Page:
This essay shows how in The Gentle Shepherd Allan Ramsay engages in the complex work of "pastoral improvement" on an individual and national scale and foresees--to a point--how his work will be received in the decades and even centuries to come. After situating his work within the uprising of the Galloway Levellers, pastoral, and the early work of agricultural improvement, I consider how the concept of improvement shapes the reception of his work in the Linley-Tickell production of the 1780s--including a surprising appearance from the Shakespearean forger, William Henry Ireland--and the key role The Gentle Shepherd plays in "The Young West-Indian," a story by Lydia Maria Child, one of the most influential authors in the United States during the 19th century. These case studies help to establish The Gentle Shepherd as the most major of minor texts in that hybrid thing called eighteenth-century British literature, bringing together music, image, and text to imagine and question the idea and practice of improvement for individuals and nations.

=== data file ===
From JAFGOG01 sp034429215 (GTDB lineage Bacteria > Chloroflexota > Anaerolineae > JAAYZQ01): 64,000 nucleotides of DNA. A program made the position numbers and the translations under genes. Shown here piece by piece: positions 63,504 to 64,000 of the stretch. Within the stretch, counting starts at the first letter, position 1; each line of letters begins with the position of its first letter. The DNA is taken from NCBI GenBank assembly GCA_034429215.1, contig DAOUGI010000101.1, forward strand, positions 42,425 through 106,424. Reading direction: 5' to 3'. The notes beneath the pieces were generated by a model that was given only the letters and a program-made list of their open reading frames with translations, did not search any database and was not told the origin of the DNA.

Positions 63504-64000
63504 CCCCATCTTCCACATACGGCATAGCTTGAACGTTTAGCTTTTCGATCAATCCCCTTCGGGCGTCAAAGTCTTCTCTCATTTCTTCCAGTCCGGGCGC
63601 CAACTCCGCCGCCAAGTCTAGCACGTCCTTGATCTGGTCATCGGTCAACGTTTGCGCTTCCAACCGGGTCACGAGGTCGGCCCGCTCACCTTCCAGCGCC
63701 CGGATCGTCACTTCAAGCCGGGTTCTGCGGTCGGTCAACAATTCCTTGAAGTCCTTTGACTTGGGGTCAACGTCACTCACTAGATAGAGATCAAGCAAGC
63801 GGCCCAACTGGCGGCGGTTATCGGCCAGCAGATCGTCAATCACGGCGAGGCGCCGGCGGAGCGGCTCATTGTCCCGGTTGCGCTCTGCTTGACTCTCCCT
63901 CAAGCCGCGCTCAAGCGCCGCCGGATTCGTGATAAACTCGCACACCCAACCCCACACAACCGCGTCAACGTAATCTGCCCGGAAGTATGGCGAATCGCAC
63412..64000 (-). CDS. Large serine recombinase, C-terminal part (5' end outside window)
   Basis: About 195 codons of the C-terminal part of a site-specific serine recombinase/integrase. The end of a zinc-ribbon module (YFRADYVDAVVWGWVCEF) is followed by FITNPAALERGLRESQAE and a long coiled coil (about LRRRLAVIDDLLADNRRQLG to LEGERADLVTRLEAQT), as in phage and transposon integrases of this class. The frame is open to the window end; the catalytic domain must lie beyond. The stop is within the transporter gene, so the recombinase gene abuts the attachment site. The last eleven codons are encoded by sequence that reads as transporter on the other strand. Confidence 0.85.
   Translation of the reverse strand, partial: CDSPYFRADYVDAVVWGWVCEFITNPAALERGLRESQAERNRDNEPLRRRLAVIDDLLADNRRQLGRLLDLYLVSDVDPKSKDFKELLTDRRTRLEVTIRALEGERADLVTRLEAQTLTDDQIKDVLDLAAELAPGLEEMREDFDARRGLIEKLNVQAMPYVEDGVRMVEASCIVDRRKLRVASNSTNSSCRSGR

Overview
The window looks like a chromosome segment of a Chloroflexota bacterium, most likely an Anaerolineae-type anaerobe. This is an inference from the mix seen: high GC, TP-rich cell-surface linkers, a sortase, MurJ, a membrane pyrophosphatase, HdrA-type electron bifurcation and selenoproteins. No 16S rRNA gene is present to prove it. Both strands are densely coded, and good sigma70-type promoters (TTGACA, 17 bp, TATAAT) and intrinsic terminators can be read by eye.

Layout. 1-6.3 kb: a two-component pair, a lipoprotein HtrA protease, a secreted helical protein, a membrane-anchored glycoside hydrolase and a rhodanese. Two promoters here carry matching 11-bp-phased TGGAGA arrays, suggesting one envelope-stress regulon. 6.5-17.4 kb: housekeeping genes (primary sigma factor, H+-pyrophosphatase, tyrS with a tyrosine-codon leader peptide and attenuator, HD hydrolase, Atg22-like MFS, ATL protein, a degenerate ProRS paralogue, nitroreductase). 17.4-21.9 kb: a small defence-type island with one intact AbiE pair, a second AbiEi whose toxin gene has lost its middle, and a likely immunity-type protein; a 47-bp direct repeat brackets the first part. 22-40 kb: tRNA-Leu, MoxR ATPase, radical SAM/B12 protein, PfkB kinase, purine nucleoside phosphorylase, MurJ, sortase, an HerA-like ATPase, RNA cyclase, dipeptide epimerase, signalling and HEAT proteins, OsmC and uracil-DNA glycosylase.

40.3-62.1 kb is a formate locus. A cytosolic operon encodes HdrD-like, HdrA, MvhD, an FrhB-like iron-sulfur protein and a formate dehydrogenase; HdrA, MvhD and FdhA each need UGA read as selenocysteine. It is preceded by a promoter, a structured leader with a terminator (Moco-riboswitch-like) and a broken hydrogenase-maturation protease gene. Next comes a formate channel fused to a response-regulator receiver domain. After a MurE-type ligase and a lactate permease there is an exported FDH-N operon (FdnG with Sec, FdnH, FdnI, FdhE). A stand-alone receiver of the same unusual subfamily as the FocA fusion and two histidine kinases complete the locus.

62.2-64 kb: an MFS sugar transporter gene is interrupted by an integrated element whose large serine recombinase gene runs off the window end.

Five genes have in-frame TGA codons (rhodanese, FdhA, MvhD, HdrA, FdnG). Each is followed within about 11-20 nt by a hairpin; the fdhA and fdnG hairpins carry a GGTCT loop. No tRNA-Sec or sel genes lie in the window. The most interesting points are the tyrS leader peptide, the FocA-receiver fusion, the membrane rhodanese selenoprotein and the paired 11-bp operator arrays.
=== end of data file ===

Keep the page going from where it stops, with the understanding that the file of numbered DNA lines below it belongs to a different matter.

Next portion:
"'Some Pastoral Improvement' in The Gentle Shepherd: Mediation, Remediation, and Minority,"
Studies in Scottish Literature:
Available at: https://scholarcommons.sc.edu/ssl/vol46/iss2/7